As a trailblazer and leader in Impressionist painting, Claude Monet questioned established conventions in the art world. Many of his paintings are practically priceless because they are not only so innovative but also universally adored. When someone looks at a Monet, they do not only seethe brushes on the canvas – they see the history of art itself and the revolution of the human creative spirit.
Monet was the most prolific and steady practitioner of the Impressionist philosophy because he was obsessed with conveying one's perceptions in front of nature, particularly as applied to plein air painting. His paintings exemplify all the Impressionist ideals and methods. Not only did his work give the movement its name, but it also defined it.
The past few years have witnessed some significant moments in the course of art history. Monet’s Nymphéas en fleur (Water Lilies in Bloom) was sold for $84.6 million on May 8th, 2018.
This was just the beginning, though, as Meules sold for more than twice its pre-estimated value of $55 million in May 2019. On May 14th, 2019, a bid of $97 Million shook the walls of the Sotheby's auction room. With expenses included, the work came to be worth $110.7 million, shattering Monet's previous record. Not only did Meules validate the French Impressionist's worth, but the offer for this artwork made it the first Impressionist work to exceed $100 Million!
While it is undeniably true that Monet's paintings were pivotal in the establishment of the Impressionist movement in the nineteenth century, it is also true that his work continues to fascinate audiences throughout the globe today. His ubiquitous influence can be seen in the replicas of his work whether they be postcards, mugs, t-shirts puzzles, figurines, bags, jewelry, placemats, coasters, bedspreads, pillowcases and iPhone covers. You can even buy Covid masks adorned with his waterlilies.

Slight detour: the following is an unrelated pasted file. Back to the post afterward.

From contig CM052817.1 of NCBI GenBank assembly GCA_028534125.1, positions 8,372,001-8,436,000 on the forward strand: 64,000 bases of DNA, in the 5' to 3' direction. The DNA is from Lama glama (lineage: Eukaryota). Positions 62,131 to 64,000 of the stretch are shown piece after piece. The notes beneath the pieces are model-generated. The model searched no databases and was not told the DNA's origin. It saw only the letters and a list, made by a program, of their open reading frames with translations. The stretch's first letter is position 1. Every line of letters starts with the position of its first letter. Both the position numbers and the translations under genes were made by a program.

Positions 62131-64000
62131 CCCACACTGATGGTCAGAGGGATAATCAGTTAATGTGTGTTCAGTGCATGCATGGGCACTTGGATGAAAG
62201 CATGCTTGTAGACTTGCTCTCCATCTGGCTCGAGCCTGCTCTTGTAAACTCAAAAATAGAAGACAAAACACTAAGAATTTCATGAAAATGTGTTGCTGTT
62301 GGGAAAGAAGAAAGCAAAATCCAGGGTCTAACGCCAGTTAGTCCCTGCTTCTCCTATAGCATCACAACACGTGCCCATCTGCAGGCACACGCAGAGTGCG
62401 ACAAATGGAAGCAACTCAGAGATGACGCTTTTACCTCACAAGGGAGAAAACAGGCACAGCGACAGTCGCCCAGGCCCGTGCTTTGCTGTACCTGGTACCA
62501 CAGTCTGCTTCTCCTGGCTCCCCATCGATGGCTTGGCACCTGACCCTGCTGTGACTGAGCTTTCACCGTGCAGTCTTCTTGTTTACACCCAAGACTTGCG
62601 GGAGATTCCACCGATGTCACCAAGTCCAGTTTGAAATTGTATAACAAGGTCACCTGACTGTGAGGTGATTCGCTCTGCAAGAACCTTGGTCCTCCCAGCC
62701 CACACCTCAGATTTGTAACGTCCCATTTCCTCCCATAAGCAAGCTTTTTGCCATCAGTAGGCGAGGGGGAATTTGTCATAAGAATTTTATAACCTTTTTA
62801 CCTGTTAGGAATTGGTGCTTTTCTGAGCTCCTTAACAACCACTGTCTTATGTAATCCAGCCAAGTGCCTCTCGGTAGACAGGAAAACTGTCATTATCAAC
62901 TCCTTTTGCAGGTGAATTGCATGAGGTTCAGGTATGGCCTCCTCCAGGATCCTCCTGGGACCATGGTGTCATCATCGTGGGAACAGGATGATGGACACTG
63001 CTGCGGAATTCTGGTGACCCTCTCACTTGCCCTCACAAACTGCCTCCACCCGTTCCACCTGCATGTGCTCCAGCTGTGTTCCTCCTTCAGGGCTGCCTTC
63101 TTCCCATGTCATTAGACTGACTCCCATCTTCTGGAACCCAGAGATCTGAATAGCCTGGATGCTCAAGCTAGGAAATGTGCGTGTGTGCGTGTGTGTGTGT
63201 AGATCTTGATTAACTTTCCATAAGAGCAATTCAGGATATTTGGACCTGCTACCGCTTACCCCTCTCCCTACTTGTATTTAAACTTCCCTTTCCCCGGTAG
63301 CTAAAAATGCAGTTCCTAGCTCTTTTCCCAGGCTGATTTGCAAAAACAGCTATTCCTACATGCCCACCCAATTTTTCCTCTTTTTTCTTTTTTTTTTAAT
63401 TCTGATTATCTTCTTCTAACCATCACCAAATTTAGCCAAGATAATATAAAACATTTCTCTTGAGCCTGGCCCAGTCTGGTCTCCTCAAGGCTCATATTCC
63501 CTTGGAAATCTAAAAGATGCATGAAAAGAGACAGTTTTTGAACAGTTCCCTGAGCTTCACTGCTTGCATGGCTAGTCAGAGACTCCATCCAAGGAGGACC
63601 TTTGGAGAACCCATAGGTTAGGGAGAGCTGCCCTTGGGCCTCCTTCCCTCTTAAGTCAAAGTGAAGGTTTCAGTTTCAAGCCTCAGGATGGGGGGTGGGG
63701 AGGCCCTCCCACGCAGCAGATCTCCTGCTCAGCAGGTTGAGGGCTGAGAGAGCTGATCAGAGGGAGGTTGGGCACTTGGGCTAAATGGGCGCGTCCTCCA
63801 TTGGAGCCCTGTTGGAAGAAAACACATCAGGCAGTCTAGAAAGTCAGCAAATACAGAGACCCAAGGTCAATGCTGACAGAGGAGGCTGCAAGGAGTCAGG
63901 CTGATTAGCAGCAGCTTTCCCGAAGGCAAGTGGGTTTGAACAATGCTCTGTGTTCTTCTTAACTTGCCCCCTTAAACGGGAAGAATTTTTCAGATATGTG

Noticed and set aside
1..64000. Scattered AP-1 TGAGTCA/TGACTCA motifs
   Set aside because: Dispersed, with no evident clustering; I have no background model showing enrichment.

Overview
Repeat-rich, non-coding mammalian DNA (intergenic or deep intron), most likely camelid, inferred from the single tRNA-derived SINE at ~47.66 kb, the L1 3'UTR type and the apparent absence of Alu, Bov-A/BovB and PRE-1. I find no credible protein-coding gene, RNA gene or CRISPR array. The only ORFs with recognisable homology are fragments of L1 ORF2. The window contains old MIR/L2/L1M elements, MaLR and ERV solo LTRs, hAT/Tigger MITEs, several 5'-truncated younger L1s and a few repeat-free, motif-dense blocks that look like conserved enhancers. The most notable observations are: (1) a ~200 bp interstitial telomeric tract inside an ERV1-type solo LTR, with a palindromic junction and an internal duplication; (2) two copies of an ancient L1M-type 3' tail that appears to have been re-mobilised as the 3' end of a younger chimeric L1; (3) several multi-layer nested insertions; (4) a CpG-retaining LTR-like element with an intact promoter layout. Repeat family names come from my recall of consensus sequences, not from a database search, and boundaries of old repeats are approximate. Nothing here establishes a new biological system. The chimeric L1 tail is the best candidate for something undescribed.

The strange thing is, with all the copies of his work, you might think that it would diminish the value of the originals. You might think the owner of Nympheas en fleur would be kicking up a fuss when he sees his insanely expensive artwork badly reproduced on a pair of boxer shorts. Doesn’t this cheapen the brand by watering down its scarcity?
The opposite is, of course, true because every copy that’s manufactured and sold spreads his influence ever farther and highlights just how much it resonates with our culture. His work is not confined to the impersonal and lifeless halls of museums and galleries but instead lives and breathes in our everyday lives.
Now consider the NFT space (Yes, you knew we were getting there!). Applying the same principle, doesn’t this mean that when Internet users right click save a popular NFT to use as their Twitter avatar, it should also strengthen the brand and increase its value? I would reply with a resounding yes.
And yet, because the owner of say, SpaceBud #9936, has spent 510,000ADA ($1,076,000 atthe time) acquiring it, he might feel incensed that someone has coped his NFT andis now outrageously cashing in on unwarranted digital flex.
This is, of course, a silly notionbecause anyone with the most basic understanding of how blockchains work wouldknow that you can easily verify ownership of said NFT. Instead of cashing in onany so-called digital flex, the right click saver would instead be deemed ridiculousfor trying to con crypto Twitter into thinking he could afford it.
But him using it would spread brandawareness of SpaceBudz ultimately bringing more people into the community andexalting the value of the collection. Just like with original Monets and thecopies of them, you don’t need to worry about halfwits copying your NFT becauseit’s the original that counts.